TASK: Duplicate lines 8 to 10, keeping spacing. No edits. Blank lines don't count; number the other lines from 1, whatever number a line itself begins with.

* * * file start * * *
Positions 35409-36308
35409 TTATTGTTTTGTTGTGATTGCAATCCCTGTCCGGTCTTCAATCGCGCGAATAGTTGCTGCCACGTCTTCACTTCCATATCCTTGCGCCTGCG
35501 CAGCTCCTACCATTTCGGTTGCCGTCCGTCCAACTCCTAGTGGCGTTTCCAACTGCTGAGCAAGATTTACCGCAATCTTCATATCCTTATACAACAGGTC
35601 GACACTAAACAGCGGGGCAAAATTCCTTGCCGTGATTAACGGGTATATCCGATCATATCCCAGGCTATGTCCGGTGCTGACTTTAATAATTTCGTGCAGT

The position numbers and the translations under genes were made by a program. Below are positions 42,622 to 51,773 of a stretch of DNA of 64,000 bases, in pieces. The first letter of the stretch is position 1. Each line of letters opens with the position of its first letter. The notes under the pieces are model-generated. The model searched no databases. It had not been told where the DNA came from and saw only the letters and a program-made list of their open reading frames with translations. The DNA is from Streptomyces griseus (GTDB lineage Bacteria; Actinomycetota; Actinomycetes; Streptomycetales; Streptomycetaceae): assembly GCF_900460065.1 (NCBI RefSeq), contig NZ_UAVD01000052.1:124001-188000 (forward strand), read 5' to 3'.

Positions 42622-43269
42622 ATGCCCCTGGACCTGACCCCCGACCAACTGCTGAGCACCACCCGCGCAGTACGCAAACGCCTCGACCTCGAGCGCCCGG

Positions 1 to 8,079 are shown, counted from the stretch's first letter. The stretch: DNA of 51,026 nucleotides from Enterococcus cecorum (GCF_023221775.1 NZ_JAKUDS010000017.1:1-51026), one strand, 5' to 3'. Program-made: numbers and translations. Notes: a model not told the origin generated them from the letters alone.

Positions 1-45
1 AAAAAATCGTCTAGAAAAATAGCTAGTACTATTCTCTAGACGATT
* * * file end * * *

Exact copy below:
Positions 1 to 8,079 are shown, counted from the stretch's first letter. The stretch: DNA of 51,026 nucleotides from Enterococcus cecorum (GCF_023221775.1 NZ_JAKUDS010000017.1:1-51026), one strand, 5' to 3'. Program-made: numbers and translations. Notes: a model not told the origin generated them from the letters alone.

Positions 1-45
1 AAAAAATCGTCTAGAAAAATAGCTAGTACTATTCTCTAGACGATT